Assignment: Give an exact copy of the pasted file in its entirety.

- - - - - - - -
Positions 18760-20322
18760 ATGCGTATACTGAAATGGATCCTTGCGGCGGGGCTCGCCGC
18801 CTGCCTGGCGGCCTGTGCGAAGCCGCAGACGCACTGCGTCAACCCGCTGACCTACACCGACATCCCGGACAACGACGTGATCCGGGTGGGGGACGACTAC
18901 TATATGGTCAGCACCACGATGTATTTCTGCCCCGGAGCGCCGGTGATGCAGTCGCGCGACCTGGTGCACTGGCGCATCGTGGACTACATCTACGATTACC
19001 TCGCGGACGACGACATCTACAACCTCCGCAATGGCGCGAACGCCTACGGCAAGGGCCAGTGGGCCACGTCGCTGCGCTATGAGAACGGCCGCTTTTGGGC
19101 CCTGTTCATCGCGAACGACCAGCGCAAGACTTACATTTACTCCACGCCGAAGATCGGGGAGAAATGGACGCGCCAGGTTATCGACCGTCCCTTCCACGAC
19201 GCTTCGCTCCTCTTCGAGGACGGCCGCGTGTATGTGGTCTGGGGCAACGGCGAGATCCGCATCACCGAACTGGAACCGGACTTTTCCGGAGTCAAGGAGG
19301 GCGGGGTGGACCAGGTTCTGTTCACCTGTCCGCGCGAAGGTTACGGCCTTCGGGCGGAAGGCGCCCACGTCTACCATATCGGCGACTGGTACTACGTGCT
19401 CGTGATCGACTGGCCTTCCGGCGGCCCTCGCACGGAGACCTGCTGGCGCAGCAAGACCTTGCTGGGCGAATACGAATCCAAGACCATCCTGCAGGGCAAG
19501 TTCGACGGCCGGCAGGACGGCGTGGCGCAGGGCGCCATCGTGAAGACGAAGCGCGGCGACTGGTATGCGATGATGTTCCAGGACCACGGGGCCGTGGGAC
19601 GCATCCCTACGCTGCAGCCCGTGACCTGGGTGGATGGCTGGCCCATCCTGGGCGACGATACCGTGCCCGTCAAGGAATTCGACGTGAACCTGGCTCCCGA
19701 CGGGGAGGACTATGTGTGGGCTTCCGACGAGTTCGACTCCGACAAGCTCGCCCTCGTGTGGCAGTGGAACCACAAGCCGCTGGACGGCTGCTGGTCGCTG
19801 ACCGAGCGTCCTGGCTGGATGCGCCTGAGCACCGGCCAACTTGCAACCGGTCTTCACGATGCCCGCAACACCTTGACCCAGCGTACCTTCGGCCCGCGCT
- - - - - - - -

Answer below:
Positions 18760-20322
18760 ATGCGTATACTGAAATGGATCCTTGCGGCGGGGCTCGCCGC
18801 CTGCCTGGCGGCCTGTGCGAAGCCGCAGACGCACTGCGTCAACCCGCTGACCTACACCGACATCCCGGACAACGACGTGATCCGGGTGGGGGACGACTAC
18901 TATATGGTCAGCACCACGATGTATTTCTGCCCCGGAGCGCCGGTGATGCAGTCGCGCGACCTGGTGCACTGGCGCATCGTGGACTACATCTACGATTACC
19001 TCGCGGACGACGACATCTACAACCTCCGCAATGGCGCGAACGCCTACGGCAAGGGCCAGTGGGCCACGTCGCTGCGCTATGAGAACGGCCGCTTTTGGGC
19101 CCTGTTCATCGCGAACGACCAGCGCAAGACTTACATTTACTCCACGCCGAAGATCGGGGAGAAATGGACGCGCCAGGTTATCGACCGTCCCTTCCACGAC
19201 GCTTCGCTCCTCTTCGAGGACGGCCGCGTGTATGTGGTCTGGGGCAACGGCGAGATCCGCATCACCGAACTGGAACCGGACTTTTCCGGAGTCAAGGAGG
19301 GCGGGGTGGACCAGGTTCTGTTCACCTGTCCGCGCGAAGGTTACGGCCTTCGGGCGGAAGGCGCCCACGTCTACCATATCGGCGACTGGTACTACGTGCT
19401 CGTGATCGACTGGCCTTCCGGCGGCCCTCGCACGGAGACCTGCTGGCGCAGCAAGACCTTGCTGGGCGAATACGAATCCAAGACCATCCTGCAGGGCAAG
19501 TTCGACGGCCGGCAGGACGGCGTGGCGCAGGGCGCCATCGTGAAGACGAAGCGCGGCGACTGGTATGCGATGATGTTCCAGGACCACGGGGCCGTGGGAC
19601 GCATCCCTACGCTGCAGCCCGTGACCTGGGTGGATGGCTGGCCCATCCTGGGCGACGATACCGTGCCCGTCAAGGAATTCGACGTGAACCTGGCTCCCGA
19701 CGGGGAGGACTATGTGTGGGCTTCCGACGAGTTCGACTCCGACAAGCTCGCCCTCGTGTGGCAGTGGAACCACAAGCCGCTGGACGGCTGCTGGTCGCTG
19801 ACCGAGCGTCCTGGCTGGATGCGCCTGAGCACCGGCCAACTTGCAACCGGTCTTCACGATGCCCGCAACACCTTGACCCAGCGTACCTTCGGCCCGCGCT